campaign of revenge.

The 1858 Battle of Four Lakes is a specific example of Indian Wars fought with

rifles, as Colonel Wright conquered some 500 Natives from Columbia Basin tribes

(including the Spokanes) with the help of Nez Perce scouts, while maintaining no U.S.

casualties. This battle was fought near the present-day city of Spokane at Four Lakes. It
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was about retaliation, as Wright attempted to punish the Palouse tribe for killing white

settlers as well as punish Columbia Basin area tribes (including the Spokanes) for the

defeat of Colonel Steptoe earlier that year (Wilma, 2003).

Four days after the Battle of Four Lakes, Colonel George Wright once again went

to war against the Spokane Natives and neighboring tribes on the Battle of Spokane

Plains. According to Wilma (2003), the soldiers and warriors are said to have fought over

a 14-mile distance, with only one U.S. soldier wounded. The soldiers began a march

from Four Lakes while burning prairie grass to stampede the pack train and conceal their

attack. Colonel Wright ordered a counterattack using infantry, cavalry and artillery. The

Natives were driven off and the troops eventually camped on the Spokane River in the

location of present-day Fort George Wright in Spokane.

Because of these Indian War military campaigns, an 1855 treaty instigated by

Colonel Wright had forced neighboring tribes to cede their land, but the Spokanes never

signed. The Spokanes continued to live in the same area, sometimes finding success in

farming or ranching, were while American settlers founded the city of Spokane (then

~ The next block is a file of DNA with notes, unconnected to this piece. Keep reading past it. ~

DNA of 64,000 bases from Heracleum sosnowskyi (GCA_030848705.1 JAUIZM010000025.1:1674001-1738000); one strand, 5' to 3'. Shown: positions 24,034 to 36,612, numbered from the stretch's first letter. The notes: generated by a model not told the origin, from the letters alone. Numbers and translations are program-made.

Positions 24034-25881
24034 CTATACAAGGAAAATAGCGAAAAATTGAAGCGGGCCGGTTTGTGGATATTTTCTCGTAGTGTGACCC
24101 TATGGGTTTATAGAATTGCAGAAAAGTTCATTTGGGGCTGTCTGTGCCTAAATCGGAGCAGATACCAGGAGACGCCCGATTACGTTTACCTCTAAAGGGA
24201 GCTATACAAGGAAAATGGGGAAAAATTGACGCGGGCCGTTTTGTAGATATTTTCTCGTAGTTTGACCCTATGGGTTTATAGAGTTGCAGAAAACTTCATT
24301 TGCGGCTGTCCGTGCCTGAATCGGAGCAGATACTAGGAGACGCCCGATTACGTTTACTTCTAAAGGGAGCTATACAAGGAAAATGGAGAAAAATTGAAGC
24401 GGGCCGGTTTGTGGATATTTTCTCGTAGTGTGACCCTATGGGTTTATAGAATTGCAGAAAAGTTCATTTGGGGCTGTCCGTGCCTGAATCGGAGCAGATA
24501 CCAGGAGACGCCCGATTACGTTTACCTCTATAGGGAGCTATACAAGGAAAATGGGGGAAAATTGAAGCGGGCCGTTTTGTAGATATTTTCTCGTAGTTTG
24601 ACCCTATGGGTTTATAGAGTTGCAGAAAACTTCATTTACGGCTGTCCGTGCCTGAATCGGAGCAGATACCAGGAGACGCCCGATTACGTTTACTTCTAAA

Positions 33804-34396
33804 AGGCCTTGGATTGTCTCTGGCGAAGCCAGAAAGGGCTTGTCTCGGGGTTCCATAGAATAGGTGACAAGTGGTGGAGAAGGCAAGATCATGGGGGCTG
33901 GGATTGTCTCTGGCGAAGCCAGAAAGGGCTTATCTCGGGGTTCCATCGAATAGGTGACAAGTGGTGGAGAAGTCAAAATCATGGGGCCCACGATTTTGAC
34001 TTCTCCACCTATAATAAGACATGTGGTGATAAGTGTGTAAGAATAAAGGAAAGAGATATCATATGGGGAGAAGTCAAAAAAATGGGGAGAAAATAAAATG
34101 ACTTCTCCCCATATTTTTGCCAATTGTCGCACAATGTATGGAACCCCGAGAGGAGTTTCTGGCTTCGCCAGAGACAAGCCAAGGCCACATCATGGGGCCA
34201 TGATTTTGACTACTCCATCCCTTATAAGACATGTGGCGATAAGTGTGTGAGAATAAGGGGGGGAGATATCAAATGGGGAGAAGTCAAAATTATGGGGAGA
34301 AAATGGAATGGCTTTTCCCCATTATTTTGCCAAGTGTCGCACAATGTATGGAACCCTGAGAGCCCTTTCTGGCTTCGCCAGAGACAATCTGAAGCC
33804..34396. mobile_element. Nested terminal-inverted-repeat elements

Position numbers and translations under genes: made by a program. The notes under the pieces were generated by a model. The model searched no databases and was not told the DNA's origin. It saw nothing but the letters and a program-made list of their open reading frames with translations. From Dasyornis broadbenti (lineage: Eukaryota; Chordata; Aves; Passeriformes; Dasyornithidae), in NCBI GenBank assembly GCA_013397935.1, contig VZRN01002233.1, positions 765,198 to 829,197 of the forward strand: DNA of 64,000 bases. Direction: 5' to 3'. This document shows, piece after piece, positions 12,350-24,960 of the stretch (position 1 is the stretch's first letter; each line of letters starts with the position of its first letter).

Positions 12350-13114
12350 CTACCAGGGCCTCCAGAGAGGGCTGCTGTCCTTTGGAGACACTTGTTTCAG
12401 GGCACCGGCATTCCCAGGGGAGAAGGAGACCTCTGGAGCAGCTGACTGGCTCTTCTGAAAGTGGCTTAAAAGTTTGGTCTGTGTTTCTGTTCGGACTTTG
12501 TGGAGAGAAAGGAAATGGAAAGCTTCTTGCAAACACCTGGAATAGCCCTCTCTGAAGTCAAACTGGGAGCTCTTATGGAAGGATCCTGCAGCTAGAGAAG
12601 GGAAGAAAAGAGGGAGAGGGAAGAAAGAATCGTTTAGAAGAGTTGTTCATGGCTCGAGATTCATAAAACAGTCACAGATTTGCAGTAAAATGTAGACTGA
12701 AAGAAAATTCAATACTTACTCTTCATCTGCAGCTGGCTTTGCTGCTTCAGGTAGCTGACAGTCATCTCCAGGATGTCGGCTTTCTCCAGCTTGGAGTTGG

called Spokane Falls) and settled into the Spokane River. A reservation for the Spokane

tribe was established in 1881, but many tribal members refused to move there. In 1887,

however, the Spokane Natives ceded 3.14 million acres of their ancestral land at 32 cents

an acre to the United States (in 1966, the Spokane tribe accepted a $6.7 million

settlement held in trust for their lands). This cede represented the last joint effort of

Spokane Native and white cohabitation on the land. The Spokanes were ordered to

relocate fifty miles northwest of Spokane to the 1881-established reservation in Wellpinit,

Washington consisting of only 154,898 acres. This cede included all land which the city
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of Spokane was founded on and most of the surrounding county and Spokane River (fig.


After the illegal acquisition of land from the Spokane tribe, the region including

present-day Spokane was British owned until the 1846 Oregon Treaty that transferred

ownership of the region into American hands. It wasn’t until the 1870s that Spokane was